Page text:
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Gamification and Sports: How To Get Real Prizes For Fake Points

Get free swag for being your team's biggest e-fan

Hey, sports buffs: Major League Baseball recently began pitching a curveball at fans with a new game-within-the-game. Can you guess which one it is?

  1. Pin the Hollywood starlet on A-Rod
  2. Hide the HGH
  3. Rock 'em Sock 'em BoSox, starring Kevin Youkilis and Bobby Valentine

Sorry, suckers! Just like the 1919 World Series, this game was rigged; the real answer was D) blending gamification and sports by adding "player badges" to the MLB Gameday website to reward followers watching action happen live.  (Live online, that is.) 

MLB's Pokemon-esque gotta collect 'em all! badges are only good for bragging rights, but other sports organizations are starting to hand out physical goodies for your virtual loyalty. How can you get in on the action?

What is gamification?

Gamification stokes user engagement by turning boring everyday occurrences into (hopefully) awesome addictive adventures with the help of reward systems such as badges, trophies and leaderboards. 

For example, Foursquare transforms your mundane Starbucks run into a quest for a “Barista” badge and a tooth-and-nail deathmatch against other caffeine junkies for mayorship of the coffee shop. Even LinkedIn's progress bar showing your profile's completeness is another example of gamification. By seeing how far away their profiles are from being completed, many members are motivated to go all the way to earn access to LinkedIn’s advanced features.

Gamification and sports

Social media services like Foursquare, FarmVille and Facebook check-ins may have jump started the craze, but gamification and sports went hand-in-hand waaaaaaaay before "gamification" was even a word. Fantasy football kicked off back in 1963 and look what it brings to the playing field:

IRL, the Washington Redskins and the NFL have teamed up with Foursquare in the past to offer location-based badges that included steep discounts to their respective shops.

And the National Hockey League's L.A. Kings one-ups the NFL with a gamified scheme that showers its most rabid chest-thumping fanatics with exclusive gear and goodies. Kings fans earn points on the team's website just by doing the kinds of things sports fans would normally do: repeatedly posting scathing rants about the suckiness of the opposite team, watching highlight reels, spamming social media networks with team news, etc., to net virtual badges and a journey up the Kings’ leaderboard of the diehard-est of the diehards.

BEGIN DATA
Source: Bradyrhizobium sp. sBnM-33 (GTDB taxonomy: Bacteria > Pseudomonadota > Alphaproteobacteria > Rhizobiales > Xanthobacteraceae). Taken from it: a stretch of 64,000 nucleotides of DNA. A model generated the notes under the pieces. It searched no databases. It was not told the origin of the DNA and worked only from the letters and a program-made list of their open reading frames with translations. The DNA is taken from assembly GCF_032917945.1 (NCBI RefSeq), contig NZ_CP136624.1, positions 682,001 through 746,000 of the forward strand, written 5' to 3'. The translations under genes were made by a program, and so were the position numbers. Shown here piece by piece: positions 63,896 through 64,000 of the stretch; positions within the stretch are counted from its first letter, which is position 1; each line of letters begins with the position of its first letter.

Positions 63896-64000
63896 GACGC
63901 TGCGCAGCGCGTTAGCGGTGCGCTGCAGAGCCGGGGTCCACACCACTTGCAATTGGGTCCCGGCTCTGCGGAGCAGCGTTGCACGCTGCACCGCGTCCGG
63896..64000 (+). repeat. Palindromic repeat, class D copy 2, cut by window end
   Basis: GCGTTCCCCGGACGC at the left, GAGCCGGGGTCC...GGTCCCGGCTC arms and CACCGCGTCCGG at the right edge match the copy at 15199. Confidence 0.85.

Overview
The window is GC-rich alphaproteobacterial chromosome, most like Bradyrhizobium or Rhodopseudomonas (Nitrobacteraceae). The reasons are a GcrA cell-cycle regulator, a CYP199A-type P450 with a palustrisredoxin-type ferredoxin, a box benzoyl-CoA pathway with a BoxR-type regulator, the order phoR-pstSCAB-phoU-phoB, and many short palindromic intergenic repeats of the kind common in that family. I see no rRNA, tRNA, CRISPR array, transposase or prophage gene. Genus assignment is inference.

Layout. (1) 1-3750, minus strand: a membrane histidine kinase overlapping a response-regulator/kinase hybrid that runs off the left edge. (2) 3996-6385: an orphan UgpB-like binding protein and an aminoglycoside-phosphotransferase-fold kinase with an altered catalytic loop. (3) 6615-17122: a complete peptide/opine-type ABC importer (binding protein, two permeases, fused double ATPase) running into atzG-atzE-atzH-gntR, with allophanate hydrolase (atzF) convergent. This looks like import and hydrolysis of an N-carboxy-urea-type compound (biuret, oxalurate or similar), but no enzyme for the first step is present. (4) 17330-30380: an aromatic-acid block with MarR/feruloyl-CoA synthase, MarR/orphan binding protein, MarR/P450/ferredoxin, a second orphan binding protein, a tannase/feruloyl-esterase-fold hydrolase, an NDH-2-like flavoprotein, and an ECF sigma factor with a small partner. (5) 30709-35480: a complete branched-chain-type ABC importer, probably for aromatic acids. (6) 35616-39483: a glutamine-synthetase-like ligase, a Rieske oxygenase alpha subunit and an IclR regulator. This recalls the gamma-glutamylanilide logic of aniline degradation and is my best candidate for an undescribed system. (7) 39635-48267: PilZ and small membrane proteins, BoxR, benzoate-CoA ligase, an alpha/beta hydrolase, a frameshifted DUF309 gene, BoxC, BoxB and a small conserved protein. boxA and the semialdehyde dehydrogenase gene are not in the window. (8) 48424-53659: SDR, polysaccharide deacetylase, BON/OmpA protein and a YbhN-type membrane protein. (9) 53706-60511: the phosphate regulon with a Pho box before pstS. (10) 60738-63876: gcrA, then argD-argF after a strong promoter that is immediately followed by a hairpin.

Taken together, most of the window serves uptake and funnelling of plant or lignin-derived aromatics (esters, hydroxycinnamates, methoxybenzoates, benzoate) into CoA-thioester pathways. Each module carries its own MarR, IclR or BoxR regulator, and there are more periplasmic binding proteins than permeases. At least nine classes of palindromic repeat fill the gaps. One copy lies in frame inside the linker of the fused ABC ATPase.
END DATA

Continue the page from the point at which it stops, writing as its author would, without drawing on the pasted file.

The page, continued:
It gets even better: If you earn enough points, Kings players will send you signed swag and personal messages, and you could even end up with a private tour of the Staples Center.

Speed freaks jonesing for race tickets and the opportunity to go face-to-face with their favorite drivers can turn to NASCAR's "Racepoints" program, but those tight-fisted Scrooges only give you Racepoints if you drop cash at participating retailers.

Every game has a loser

Unfortunately, we're going to have to throw a yellow flag and slam the brakes on gamification's victory lap.

Gamification requires a hefty dose of technology, and a lot of gamified services lean especially heavily on mobile technologies. You can't be the mayor of the Chicago Cubs' hot dog cart if you're not at the hot dog cart, after all, no matter how much you love its celery salt.

But while you're busy checking in on your tablet or smartphone to earn some free swag or the "Celery Salt" badge, malware peddlers and all-around creeps could be tracking you down via geotags or trying to figure out a way to breach your defenses and claim your hard-won rewards for themselves. The addition of tangible, valuable goods – be it L.A. Kings tickets or discounts for Foursquare Mayors -- only makes you an even more juicy target – a fat, hanging curveball waiting to be slammed out of the park.

Webroot's mobile and tablet security products provide anti-virus protection that keep badge-sniffing malware at bay, no matter where you are. Don't strike out – swing for the fences. (And the free stuff.)

By Brad Chacos